1. an evil spirit; devil or fiend.
  2. an evil passion or influence.
  3. a person considered extremely wicked, evil, or cruel.
  4. a person with great energy, drive, etc.: He’s a demon for work.
  5. a person, especially a child, who is very mischievous: His younger son is a real little demon.
  6. daemon.
  7. Australian Slang. a policeman, especially a detective.


  1. of, pertaining to, characteristic of, or noting a demon.
  2. possessed or controlled by a demon.

  1. variant of demono- before a vowel: demonism.


  1. an evil spirit or devil
  2. a person, habit, obsession, etc, thought of as evil, cruel, or persistently tormenting
  3. Also called: daemon, daimon an attendant or ministering spirit; geniusthe demon of inspiration
    1. a person who is extremely skilful in, energetic at, or devoted to a given activity, esp a sporta demon at cycling
    2. (as modifier)a demon cyclist
  4. a variant spelling of daemon (def. 1)
  5. Australian and NZ informal, archaic a detective or policeman
  6. computing a part of a computer program, such as a help facility, that can run in the background behind the current task or application, and which will only begin to work when certain conditions are met or when it is specifically invoked

c.1200, from Latin daemon “spirit,” from Greek daimon “deity, divine power; lesser god; guiding spirit, tutelary deity” (sometimes including souls of the dead); “one’s genius, lot, or fortune;” from PIE *dai-mon- “divider, provider” (of fortunes or destinies), from root *da- “to divide” (see tide).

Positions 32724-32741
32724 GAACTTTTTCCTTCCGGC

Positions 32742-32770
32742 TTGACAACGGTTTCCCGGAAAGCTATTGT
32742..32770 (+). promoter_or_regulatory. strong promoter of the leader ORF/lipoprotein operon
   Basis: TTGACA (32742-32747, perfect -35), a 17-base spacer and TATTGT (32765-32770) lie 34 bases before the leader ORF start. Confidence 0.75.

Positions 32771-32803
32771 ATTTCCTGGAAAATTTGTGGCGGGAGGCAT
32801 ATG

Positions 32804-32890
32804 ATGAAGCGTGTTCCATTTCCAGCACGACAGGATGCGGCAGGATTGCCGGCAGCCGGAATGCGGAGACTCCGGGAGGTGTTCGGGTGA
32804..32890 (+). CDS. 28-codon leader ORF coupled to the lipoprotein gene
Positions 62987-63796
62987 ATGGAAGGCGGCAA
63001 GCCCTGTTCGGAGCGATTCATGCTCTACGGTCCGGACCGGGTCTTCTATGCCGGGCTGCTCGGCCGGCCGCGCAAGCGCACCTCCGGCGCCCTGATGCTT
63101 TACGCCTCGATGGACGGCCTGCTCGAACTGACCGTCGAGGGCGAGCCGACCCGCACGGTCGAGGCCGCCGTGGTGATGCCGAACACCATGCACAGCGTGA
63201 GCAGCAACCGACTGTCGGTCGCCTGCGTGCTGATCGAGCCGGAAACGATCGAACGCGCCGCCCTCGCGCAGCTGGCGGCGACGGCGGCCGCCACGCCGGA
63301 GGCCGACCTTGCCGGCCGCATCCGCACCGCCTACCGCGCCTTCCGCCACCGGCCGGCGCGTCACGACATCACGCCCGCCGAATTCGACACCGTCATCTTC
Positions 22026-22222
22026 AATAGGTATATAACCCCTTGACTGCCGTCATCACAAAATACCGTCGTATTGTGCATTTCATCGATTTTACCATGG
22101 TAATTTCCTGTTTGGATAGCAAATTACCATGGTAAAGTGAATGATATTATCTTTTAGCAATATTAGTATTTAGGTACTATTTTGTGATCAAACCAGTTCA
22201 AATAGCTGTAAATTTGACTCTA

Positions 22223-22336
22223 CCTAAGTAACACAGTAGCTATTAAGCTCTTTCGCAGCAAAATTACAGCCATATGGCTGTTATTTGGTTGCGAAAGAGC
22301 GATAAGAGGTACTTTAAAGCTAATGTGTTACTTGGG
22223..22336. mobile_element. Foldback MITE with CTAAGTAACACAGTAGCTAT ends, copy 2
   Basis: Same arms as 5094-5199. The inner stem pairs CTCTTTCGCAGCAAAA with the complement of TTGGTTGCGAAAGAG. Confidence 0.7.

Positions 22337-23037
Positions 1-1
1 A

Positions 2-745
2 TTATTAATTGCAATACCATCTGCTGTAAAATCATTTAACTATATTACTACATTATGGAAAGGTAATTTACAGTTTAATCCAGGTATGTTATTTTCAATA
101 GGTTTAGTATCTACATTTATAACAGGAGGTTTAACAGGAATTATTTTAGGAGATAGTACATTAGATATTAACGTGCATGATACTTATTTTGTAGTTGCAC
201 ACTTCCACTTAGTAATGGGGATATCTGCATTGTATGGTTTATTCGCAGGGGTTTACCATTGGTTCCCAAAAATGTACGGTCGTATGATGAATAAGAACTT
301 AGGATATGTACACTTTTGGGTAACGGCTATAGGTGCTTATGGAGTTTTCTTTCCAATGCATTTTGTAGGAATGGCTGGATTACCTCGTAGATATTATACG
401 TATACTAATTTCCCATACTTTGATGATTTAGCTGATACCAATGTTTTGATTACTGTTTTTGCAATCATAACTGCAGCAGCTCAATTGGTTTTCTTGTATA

Used (with daimonion) in Christian Greek translations and Vulgate for “god of the heathen” and “unclean spirit.” Jewish authors earlier had employed the Greek word in this sense, using it to render shedim “lords, idols” in the Septuagint, and Matt. viii:31 has daimones, translated as deofol in Old English, feend or deuil in Middle English. Another Old English word for this was hellcniht, literally “hell-knight.”

The original mythological sense is sometimes written daemon for purposes of distinction. The Demon of Socrates was a daimonion, a “divine principle or inward oracle.” His accusers, and later the Church Fathers, however, represented this otherwise. The Demon Star (1895) is Algol.

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